Are There Health Benefits to Mandelic Acid?

There are so many skin care products that claim to reverse the signs of aging. Some of them list an active ingredient called mandelic acid. The idea of putting acid on your face may sound scary. But mandelic acid is a popular exfoliant that's known for being gentler than similar ingredients.

Mandelic acid is an alpha hydroxy acid. There are other alpha hydroxy acids on the market such as lactic or glycolic acid. Alpha hydroxy acids are chemical exfoliants. This means they help you shed the cells on the surface of your skin. 

Skin cells die and replace themselves naturally. But the process slows down as you age. Dull and dry cells can make the surface of your skin look older. Clearing them off may brighten your complexion. Chemical exfoliants may also improve the look of fine lines and reduce the appearance of dark spots on your skin. 

What Does Mandelic Acid Do?

Mandelic acid is a chemical exfoliant. Exfoliation removes the top layers of skin cells. Some people find that removing old cells improves their skin's appearance when their skin starts to look dull or dry. 

Your skin has multiple layers. The layers you can see are called the epidermis. The top layer of the epidermis is called the stratum corneum. It consists of between 10 and 30 layers of dead skin cells.

These dead skin cells are constantly sliding off and being replaced by new cells. A complete cycle of cell turnover takes about 28 days. This natural shedding process slows down as you age. It takes about 45 days to complete for older adults.

Products that contain mandelic acid trigger exfoliation. So regular use may result in a brighter overall complexion. Some people may see improvements in the appearance of wrinkles or age spots. Mandelic acid can also help with acne and reduce the appearance of acne scars.

Mandelic acid has a larger molecule size than other popular alpha hydroxy acids. The larger molecular size means it doesn't penetrate as deeply into your skin when you apply it. That makes it gentler than other acids. People with sensitive or acne-prone skin have fewer issues with mandelic acid than other alpha hydroxy acids.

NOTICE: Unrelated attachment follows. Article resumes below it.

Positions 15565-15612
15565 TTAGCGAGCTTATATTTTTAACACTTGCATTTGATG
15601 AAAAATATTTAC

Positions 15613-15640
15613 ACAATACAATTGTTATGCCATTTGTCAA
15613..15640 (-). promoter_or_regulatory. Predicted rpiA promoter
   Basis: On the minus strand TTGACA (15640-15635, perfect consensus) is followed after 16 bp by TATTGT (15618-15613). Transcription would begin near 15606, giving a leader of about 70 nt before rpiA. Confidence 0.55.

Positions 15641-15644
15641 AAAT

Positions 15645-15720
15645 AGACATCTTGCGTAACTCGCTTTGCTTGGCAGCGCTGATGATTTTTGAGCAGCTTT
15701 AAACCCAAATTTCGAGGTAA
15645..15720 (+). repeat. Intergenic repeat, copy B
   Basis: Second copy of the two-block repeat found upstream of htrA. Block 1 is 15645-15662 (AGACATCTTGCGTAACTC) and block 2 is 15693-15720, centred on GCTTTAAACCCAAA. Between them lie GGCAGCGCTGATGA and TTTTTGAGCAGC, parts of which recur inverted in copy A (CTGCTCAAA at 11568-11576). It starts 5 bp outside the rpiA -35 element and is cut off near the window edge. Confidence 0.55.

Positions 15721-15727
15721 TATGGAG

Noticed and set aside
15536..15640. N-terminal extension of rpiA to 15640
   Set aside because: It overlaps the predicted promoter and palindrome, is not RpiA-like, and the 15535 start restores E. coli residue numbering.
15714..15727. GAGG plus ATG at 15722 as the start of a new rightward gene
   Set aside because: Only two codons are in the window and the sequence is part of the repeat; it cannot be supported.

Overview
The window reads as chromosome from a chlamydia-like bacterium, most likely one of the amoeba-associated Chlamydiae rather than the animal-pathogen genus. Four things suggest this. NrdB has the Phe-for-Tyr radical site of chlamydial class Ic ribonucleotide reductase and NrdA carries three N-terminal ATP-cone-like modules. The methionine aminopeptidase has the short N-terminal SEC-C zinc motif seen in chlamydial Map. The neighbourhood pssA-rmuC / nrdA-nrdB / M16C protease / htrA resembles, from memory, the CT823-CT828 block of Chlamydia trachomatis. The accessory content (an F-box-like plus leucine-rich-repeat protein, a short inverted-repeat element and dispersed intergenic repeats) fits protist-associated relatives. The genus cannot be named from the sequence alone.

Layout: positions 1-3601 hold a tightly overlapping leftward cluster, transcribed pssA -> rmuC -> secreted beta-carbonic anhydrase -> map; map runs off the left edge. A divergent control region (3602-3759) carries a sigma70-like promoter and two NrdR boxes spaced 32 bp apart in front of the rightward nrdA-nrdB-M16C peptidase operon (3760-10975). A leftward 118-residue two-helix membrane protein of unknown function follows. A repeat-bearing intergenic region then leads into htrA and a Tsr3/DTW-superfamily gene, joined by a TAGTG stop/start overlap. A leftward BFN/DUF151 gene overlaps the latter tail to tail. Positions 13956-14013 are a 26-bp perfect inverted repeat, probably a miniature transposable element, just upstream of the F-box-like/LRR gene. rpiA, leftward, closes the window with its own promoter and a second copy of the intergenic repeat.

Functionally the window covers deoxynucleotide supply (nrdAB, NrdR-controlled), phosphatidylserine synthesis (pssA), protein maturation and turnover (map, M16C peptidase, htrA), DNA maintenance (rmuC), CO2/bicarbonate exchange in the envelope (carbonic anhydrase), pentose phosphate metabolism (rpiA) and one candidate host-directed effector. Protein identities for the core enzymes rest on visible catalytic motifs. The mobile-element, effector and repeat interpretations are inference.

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Is Mandelic Acid Effective?

Mandelic acid is proven to exfoliate the skin. The kind of effects you'll notice depends on the concentration of mandelic acid in your product. 

The FDA has approved products with a mandelic acid concentration of 10% or less for consumer use. Doctors can prescribe products with a higher concentration of active ingredients. These will have more dramatic effects.

Mandelic acid has several health benefits, including the following.

Skin firming. In one study, people used a mandelic acid product for 4 weeks. Researchers saw significant improvements in the elasticity of the skin under their eyes. Tighter and more elastic skin looks less wrinkled than looser skin.

Acne treatment. In another study, people received a much higher dose of mandelic acid as an acne treatment. The people in the study got treatments of a 45% mandelic acid solution every other week for 12 weeks. These treatments reduced acne and skin inflammation.

Discoloration. Mandelic acid treatments of concentrations from 10% to 50% can fade dark spots on your skin. Some doctors may combine mandelic acid with other ingredients for better results.

Safe Use of Mandelic Acid

All alpha hydroxy acid can irritate your skin. You should take care when using mandelic acid.

Start slow. Choose products with a low concentration for your first use of mandelic acid. Make sure it doesn’t irritate your skin before you try a more potent product.

Limit use. Experts recommend limiting how often you use any alpha hydroxy acid at first. Start by applying it every few days and work up to daily use.

Rotate products. Be careful if you use mandelic acid at the same time as other alpha hydroxy acids or retinol products. Combining them can cause dryness or irritation.

Wear sunscreen. Alpha hydroxy acids can lead to sun sensitivity. Limit your sun exposure by wearing sunscreen, staying in the shade, or wearing protective clothing.

Speak to your doctor if you have questions about using mandelic acid.

WebMD Medical Reference Reviewed by Melinda Ratini, DO, MS on May 28, 2021

Sources

SOURCES:

American Academy of Dermatology Association: "HOW TO SAFELY EXFOLIATE AT HOME."

Cleveland Clinic Journal of Medicine: "Cosmetic use of alpha-hydroxy acids."

Facial Plastic Surgery: "Effects of Topical Mandelic Acid Treatment on Facial Skin Viscoelasticity."

Indian Journal of Dermatology: "Chemical Peels in Melasma: A Review with Consensus Recommendations by Indian Pigmentary Expert Group."

Journal of Cosmetic Dermatology: "Comparative study of efficacy and safety of 45% mandelic acid versus 30% salicylic acid peels in mild-to-moderate acne vulgaris."

National Cancer Institute: "Layers of the Skin."

U.S. Food and Drug Administration: "Alpha Hydroxy Acids."

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